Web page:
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Michigan manufacturers set to resume operations Monday

Gov. Whitmer allows manufacturers to re-open plants

KENTWOOD, Michigan — Monday is a big day for Michigan manufacturers. Governor Gretchen Whitmer is allowing production to resume at plants across the state. Reviving the manufacturing sector is a critical step in re-opening Michigan's economy, since it accounts for roughly 19% of the state's economy. Most plants have been completely, or partially, shut down since mid-March due to the COVID-19 pandemic.

"So, obviously it's had varied impact. We have many manufacturers who have actually seen this be a very busy time for them. If manufacturers were deemed essential -- for example, working in food processing, certain types of like heavy truck equipment was deemed essential and obviously if they're making any kind of medical device or PPE -- their business is going gangbusters right now and you've been working over time the past 6 to 8 weeks," says Justine Burdette who is the vice president of technical services at The Right Place.

RELATED: The Right Place helping West Michigan businesses navigate pandemic

However, Burdette, who also serves as the regional director for the Michigan Manufacturing Technology Center, added that there are "certainly other segments of our manufacturing industry has been either working with skeleton crews or completely shuttered to comply with the governor's orders. So depending on what  type of a manufacturer you are talking to you will get a very different answer."

RELATED: Gov. Whitmer extends Stay Home Stay Safe order until May 28, reopens manufacturing

RELATED: US manufacturing falls in April as virus ravages economy

West Michigan-based Steelcase is one of those companies eager to resume production. Steelcase, the largest manufacturer of office furniture, has roughly 12,000 employees and according to its website grossed $3.5 billion dollars last year.  COVID-19 has not been good for its business. In March, the company suspended operations and temporarily laid off nearly all of its hourly workers.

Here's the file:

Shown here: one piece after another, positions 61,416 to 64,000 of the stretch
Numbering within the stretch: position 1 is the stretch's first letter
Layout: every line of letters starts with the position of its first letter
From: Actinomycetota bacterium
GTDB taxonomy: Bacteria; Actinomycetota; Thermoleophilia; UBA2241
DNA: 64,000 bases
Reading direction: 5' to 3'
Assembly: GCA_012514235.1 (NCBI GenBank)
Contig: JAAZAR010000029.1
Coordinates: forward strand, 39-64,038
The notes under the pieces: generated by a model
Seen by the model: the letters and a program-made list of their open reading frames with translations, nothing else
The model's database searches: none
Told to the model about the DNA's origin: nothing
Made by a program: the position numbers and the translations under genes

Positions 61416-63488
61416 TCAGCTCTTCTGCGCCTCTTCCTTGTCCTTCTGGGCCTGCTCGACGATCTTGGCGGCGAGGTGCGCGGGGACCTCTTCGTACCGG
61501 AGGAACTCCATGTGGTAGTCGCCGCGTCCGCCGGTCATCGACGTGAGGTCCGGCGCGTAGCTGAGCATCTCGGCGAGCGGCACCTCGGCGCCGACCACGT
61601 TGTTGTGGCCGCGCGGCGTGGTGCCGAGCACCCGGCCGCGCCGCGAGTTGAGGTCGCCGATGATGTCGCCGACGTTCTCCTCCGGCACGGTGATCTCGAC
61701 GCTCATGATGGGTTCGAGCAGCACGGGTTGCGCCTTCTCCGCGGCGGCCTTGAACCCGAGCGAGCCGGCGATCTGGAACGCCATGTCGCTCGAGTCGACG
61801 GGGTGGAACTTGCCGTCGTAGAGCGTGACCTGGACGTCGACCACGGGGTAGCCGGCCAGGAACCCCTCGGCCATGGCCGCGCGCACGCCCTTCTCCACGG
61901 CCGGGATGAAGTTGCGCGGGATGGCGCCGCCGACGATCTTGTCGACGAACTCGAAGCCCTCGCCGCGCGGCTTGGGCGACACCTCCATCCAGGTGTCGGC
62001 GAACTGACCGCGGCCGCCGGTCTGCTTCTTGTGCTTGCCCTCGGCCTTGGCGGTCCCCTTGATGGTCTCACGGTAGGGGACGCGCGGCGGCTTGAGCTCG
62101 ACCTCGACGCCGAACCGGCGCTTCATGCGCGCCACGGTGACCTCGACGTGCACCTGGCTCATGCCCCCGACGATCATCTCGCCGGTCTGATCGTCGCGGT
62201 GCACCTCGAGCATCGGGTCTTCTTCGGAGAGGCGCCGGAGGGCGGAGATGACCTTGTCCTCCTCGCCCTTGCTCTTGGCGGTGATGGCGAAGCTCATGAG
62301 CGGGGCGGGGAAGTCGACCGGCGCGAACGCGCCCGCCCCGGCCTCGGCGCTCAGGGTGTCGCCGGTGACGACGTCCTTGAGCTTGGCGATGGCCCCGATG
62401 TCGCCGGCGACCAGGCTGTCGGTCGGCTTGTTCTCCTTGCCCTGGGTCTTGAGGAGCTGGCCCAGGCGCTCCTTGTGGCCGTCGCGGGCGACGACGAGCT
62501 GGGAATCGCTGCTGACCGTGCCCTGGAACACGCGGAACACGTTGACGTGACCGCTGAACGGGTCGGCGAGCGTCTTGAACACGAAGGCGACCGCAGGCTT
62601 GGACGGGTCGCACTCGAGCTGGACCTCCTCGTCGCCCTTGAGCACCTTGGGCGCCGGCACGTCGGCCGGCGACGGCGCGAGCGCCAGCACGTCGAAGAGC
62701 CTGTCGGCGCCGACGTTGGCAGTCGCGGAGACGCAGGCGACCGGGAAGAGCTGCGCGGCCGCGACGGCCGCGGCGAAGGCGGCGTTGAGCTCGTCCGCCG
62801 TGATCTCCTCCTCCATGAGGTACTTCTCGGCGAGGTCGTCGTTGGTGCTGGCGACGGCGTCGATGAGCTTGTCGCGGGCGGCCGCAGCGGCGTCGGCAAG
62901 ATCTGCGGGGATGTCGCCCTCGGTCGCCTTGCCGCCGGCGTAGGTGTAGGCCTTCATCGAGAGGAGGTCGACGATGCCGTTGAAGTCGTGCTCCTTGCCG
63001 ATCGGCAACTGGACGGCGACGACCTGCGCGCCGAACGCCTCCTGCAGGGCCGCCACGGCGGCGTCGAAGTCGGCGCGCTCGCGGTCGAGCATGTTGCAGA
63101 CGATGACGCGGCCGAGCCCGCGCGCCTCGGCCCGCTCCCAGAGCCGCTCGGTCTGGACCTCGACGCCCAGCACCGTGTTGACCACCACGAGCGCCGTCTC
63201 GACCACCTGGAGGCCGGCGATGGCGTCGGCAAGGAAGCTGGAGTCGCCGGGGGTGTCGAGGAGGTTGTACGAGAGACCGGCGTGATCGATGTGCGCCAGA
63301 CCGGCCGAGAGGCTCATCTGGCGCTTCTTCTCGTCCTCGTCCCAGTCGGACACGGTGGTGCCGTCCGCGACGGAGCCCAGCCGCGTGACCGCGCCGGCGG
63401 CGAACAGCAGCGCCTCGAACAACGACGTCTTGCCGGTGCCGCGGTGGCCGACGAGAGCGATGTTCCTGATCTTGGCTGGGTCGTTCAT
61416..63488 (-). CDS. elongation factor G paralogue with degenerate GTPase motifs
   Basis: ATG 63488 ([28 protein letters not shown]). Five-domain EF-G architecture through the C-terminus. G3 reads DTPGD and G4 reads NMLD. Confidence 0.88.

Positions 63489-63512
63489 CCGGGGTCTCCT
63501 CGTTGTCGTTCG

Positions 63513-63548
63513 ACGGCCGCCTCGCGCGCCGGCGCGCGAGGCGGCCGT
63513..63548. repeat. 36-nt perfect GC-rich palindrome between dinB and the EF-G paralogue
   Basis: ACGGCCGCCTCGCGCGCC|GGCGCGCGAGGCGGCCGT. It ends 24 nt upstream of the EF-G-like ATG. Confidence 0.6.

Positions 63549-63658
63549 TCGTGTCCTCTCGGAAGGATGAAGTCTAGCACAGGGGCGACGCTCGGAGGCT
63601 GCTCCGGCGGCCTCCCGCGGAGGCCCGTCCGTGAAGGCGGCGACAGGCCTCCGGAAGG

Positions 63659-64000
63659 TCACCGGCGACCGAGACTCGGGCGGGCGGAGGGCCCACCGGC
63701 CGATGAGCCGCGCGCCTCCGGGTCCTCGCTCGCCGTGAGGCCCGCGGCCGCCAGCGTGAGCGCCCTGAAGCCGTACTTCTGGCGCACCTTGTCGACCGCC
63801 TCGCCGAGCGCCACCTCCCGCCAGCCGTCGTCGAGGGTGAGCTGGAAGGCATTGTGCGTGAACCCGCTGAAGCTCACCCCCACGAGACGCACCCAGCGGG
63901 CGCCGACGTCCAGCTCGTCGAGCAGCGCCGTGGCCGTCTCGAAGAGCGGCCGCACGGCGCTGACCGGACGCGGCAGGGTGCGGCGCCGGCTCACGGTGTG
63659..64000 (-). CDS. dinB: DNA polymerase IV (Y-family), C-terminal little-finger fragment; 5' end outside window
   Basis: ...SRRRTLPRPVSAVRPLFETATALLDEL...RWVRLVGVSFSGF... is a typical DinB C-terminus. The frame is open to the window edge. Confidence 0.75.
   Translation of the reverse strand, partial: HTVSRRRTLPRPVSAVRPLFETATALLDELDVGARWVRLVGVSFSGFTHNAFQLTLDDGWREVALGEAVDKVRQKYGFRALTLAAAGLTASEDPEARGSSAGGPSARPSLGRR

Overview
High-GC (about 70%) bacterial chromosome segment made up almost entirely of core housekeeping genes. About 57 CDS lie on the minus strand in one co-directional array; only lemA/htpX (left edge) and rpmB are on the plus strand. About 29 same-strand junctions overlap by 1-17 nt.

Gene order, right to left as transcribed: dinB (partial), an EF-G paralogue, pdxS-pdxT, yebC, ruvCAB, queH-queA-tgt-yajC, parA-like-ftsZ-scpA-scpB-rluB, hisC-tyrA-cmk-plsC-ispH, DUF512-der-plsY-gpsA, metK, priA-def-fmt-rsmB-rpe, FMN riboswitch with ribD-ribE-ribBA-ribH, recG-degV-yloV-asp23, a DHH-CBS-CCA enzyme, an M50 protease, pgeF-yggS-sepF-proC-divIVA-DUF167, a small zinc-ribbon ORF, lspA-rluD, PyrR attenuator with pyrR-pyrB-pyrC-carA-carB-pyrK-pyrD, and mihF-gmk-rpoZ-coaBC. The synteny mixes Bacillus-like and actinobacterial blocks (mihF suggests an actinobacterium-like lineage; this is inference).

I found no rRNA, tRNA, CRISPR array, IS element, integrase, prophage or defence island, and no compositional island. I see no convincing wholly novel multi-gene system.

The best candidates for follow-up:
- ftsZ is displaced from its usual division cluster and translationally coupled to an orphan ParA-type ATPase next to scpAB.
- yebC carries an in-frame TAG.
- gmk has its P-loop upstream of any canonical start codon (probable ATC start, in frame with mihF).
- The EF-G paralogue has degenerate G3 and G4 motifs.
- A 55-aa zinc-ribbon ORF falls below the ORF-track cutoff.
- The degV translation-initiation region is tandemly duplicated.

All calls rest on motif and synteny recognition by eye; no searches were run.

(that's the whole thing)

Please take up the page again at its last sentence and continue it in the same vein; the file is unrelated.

"Early on, several jurisdictions, including the state of Michigan and a number of local municipalities, issued "stay at home" orders requiring all citizens not engaged in life-sustaining activities or essential business activities to stay at home. Steelcase moved immediately to protect the safety and well-being of our employees by having workers begin working from home and suspending operations as required by the various orders," said Katie Woodruff, global communication manager, in an email to 13 On Your Side.

She added the company is eager to return to normal operations this week.

"Today our manufacturing facilities in Michigan are ramping back up to 100% capacity and we are working aggressively to serve all customer demands," said Woodruff. "This is a critical time for our customers as they determine how best to bring employees back to their work sites and we are ready to serve them."

She says during the shutdown, Steelcase was able to serve customers by "taking  orders from essential businesses like hospitals, making furniture and shipping and installing furniture." The company also produced critical PPE supplies, such as masks, partitions and other equipment.

In the short-term, Steelcase, like other manufacturing companies will be somewhat limited by customer demand and their supply chain.

"For instance, if you're in the auto supply business, you may want to come back online 100%, but that might not actually be feasible for you for the next couple of weeks," says Burdette. "Most Suppliers either have components coming to Mexico or being shipped to Mexico. And right now, Mexico is still mostly shuttered so that's going to be a huge pinch point for them in their supply chain. Some will ramp up quickly others it will take them a little bit of time."

She says 1 in 5 West Michigan jobs is related to manufacturing, so the sooner those companies can return business as usual.. the better.

"I would say, there are no silver bullets. As manufacturers are looking to reopen in the next couple of weeks if they haven't, do your due diligence. This is like any other challenge." said Burdette. "You're going to have to do your homework. Know what you have to be compliant with and make sure that your plan covers all the things that it needs to, but it will be worth it. It is very important to reopen safely."

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